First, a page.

The umbilical cord is about 30 to 60 cm in length at term. So at 36, 37 weeks it really is quite long. The important thing about it is, not only is it long, but it’s really thick. So it’s up to 2, sometimes 2 ½ cm thick, and not only does it contain two arteries and one vein. But it also contains a lot of jelly-like substance called Wharton’s Jelly that protects the blood vessels. So it really is encased in quite a thick covering and then the blood vessels have jelly around them. So that stops them getting twisted or occluded in any way.
Umbilical knots do happen occasionally when a foetus swims through a loop in the cord, but the structure of the cord makes it difficult for this to have any adverse effects. Babies jump up and down, they turn over from head down to bottom down sometimes. There has to be a great deal of tension in order for the knot to compress the cord with any significance, and therefore, impede blood flow.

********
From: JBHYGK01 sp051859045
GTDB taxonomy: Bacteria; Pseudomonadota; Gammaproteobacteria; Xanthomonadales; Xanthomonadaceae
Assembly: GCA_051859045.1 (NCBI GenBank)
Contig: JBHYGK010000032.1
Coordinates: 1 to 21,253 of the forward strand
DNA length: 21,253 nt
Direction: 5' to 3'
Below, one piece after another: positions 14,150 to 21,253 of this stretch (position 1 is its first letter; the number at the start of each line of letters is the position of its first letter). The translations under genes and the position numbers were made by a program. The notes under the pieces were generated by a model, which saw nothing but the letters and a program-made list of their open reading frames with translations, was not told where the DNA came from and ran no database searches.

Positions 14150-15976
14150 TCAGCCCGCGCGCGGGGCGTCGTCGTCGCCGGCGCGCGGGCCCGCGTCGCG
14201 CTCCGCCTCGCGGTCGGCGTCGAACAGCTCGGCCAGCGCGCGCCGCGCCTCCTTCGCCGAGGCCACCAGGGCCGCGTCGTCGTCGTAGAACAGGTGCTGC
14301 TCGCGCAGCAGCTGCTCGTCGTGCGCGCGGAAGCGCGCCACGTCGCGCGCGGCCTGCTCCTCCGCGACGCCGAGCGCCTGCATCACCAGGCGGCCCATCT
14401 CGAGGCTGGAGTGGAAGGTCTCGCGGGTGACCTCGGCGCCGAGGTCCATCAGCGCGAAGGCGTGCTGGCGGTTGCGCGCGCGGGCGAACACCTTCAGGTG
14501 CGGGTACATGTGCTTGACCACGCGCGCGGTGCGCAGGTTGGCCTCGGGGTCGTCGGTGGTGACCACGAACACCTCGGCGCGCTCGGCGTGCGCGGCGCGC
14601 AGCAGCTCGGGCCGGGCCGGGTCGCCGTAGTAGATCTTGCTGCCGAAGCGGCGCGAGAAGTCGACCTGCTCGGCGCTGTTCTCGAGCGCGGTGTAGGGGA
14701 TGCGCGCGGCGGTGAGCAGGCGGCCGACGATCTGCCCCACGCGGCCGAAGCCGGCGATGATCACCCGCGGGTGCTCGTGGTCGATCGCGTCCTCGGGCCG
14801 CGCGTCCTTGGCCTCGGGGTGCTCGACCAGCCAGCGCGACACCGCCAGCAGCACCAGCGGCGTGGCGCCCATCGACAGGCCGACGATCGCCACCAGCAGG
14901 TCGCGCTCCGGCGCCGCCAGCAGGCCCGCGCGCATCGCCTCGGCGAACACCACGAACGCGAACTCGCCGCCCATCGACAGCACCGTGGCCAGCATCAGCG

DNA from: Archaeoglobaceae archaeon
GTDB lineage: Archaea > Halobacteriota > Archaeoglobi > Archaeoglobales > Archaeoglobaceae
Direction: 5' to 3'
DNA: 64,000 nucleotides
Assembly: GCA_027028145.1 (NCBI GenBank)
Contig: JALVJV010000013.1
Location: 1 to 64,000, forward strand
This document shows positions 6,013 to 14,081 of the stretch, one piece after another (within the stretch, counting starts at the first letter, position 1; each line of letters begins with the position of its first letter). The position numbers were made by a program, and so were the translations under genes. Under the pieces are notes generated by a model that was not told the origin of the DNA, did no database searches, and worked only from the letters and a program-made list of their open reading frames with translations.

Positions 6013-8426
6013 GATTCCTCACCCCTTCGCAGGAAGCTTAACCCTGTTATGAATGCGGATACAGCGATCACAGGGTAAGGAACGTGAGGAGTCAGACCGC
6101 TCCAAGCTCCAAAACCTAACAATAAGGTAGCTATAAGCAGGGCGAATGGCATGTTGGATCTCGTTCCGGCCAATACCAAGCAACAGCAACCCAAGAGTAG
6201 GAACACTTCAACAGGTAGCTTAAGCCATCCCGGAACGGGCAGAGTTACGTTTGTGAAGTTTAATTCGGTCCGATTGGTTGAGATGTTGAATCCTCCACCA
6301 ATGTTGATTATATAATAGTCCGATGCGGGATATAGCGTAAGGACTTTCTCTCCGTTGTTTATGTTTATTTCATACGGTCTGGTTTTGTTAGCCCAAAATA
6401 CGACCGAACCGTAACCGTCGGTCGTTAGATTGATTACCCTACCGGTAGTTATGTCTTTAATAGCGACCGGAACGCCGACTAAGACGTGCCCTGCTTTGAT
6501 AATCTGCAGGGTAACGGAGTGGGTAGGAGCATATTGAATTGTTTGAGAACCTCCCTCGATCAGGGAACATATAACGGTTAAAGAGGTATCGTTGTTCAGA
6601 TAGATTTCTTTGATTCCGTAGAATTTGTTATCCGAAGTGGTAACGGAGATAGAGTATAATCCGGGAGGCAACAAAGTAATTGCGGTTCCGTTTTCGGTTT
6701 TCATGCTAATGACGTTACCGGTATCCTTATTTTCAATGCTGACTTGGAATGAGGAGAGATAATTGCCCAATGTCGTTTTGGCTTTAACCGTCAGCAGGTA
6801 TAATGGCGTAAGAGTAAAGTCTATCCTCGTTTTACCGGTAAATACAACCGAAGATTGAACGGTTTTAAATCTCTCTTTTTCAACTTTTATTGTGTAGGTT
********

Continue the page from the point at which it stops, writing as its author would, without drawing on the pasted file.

Here is a good review article on cord knots.
Apparently, in some cases a cord knot is detected via ultrasound (but not all knots are found with prenatal exams). However, there are no specific treatments. Most of the time, a knot is not a problem, but a “true knot” can actually be so tight that it compromises blood flow through the umbilical cord to the baby. Probably what most people worry about when it comes to umbilical cords is that they will be wrapped around the baby’s neck. This is called a “nuchal” cord (from the Latin word for “neck”). This is much more common, occurring in up to 20% of all births, but only rarely causes problems. I’ve seen about a dozen true knots, none have been in babies with any problems.